There is a tool that helps you convert the string to datetime automatically called maya. You just need to parse the string and maya will figure out the structure of your string.

import maya

# Automatically parse datetime string
string = "2016-12-16 18:23:45.423992+00:00"
datetime.datetime(2016, 12, 16, 18, 23, 45, 423992, tzinfo=<UTC>)

Better yet, if you want to convert the string to a different time zone (for example, CST), you can parse that into maya’s datetime function.

datetime.datetime(2016, 12, 16, 12, 23, 45, 423992, tzinfo=<DstTzInfo 'US/Central' CST-1 day, 18:00:00 STD>)

Check out the doc for more ways of manipulating your date string faster here.

Extract holiday from date column

!pip install holidays

You have a date column and you think the holidays might affect the target of your data. Is there an easy way to extract the holidays from the date? Yes, that is when holidays package comes in handy.

Holidays package provides a dictionary of holidays for different countries. The code below is to confirm whether 2020-07-04 is a US holiday and extract the name of the holiday.

from datetime import date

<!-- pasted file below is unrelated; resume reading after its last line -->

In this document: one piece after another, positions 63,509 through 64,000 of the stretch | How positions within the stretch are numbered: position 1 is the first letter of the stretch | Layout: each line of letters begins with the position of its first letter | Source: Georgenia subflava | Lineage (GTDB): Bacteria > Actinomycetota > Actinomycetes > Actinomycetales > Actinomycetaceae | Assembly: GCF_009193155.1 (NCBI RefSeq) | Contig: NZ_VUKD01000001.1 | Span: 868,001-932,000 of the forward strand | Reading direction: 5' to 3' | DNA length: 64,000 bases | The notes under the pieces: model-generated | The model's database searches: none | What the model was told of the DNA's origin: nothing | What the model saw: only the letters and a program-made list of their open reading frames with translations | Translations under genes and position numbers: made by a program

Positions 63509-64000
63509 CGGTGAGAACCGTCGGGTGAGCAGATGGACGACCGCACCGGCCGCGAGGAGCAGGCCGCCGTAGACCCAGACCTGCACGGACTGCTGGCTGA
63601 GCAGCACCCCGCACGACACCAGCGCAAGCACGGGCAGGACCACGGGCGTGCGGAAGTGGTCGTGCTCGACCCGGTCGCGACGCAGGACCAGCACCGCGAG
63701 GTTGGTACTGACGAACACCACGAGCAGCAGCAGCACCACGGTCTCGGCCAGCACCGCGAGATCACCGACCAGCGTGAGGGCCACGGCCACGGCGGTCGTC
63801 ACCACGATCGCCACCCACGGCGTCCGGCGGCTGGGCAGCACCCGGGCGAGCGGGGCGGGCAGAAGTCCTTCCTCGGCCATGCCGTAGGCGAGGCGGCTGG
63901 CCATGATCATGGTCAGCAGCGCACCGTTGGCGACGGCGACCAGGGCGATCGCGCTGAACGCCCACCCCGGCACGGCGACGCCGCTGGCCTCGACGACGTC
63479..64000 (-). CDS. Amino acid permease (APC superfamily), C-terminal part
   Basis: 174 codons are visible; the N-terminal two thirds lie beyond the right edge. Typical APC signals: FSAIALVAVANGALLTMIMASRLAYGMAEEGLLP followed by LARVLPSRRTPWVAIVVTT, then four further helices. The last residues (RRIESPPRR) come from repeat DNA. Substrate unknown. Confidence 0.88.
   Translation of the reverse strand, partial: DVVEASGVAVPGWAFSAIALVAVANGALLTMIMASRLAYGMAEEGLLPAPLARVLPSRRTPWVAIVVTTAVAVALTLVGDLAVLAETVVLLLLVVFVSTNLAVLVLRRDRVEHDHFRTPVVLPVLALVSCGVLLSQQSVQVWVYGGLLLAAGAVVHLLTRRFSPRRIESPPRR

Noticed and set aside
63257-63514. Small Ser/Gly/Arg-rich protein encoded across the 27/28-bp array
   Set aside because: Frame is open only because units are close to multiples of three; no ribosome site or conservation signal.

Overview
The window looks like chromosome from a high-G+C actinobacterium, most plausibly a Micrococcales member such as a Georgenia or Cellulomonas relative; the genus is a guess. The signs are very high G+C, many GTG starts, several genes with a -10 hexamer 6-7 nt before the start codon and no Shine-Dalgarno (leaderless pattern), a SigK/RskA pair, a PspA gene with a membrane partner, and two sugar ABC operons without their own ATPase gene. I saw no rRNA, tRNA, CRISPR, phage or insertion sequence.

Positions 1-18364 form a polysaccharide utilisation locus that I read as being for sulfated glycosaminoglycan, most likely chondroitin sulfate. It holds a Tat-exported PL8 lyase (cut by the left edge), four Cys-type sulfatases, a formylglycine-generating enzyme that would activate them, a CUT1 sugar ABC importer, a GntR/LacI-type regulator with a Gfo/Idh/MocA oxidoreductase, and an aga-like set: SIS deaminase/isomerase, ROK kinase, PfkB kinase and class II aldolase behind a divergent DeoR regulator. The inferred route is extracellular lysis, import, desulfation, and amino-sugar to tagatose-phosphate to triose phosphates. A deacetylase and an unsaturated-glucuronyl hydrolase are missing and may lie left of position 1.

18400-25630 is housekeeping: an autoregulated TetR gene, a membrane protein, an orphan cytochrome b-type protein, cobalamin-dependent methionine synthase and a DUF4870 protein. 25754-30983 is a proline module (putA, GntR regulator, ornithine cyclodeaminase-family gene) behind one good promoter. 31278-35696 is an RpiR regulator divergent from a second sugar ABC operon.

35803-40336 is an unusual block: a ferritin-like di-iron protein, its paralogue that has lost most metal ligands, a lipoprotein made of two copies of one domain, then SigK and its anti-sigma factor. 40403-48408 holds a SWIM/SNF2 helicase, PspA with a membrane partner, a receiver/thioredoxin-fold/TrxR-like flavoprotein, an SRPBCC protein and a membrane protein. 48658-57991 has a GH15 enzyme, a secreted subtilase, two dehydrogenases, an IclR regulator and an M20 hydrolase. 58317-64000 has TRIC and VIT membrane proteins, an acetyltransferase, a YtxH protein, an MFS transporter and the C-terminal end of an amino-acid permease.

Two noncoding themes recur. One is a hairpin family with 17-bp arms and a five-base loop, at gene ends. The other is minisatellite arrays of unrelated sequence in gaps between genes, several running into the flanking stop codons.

import holidays

us_holidays = holidays.UnitedStates()

"2014-07-04" in us_holidays

The great thing about this package is that you can write the date in whatever way you want and the package is still able to detect which date you are talking about.

'Independence Day'
'Independence Day'

You can also add more holidays if you think that the library is lacking some holidays. Try this out if you are looking for something similar.

fastai’s cont_cat_split: Get a DataFrame’s Continuous and Categorical Variables Based on Their Cardinality

!pip install fastai

To get a DataFrame’s continuous and categorical variables based on their cardinality, use fastai’s cont_cat_split method.

If a column consists of integers, but its cardinality is smaller than the max_card parameter, it is considered as a category variable.

import pandas as pd
from fastai.tabular.core import cont_cat_split

df = pd.DataFrame(
        "col1": [1, 2, 3, 4, 5],
        "col2": ["a", "b", "c", "d", "e"],
        "col3": [1.0, 2.0, 3.0, 4.0, 5.0],

cont_names, cat_names = cont_cat_split(df)
print("Continuous columns:", cont_names)
print("Categorical columns:", cat_names)
Continuous columns: ['col3']
Categorical columns: ['col1', 'col2']
cont_names, cat_names = cont_cat_split(df, max_card=3)
print("Continuous columns:", cont_names)
print("Categorical columns:", cat_names)
Continuous columns: ['col1', 'col3']
Categorical columns: ['col2']

Link to the documentation.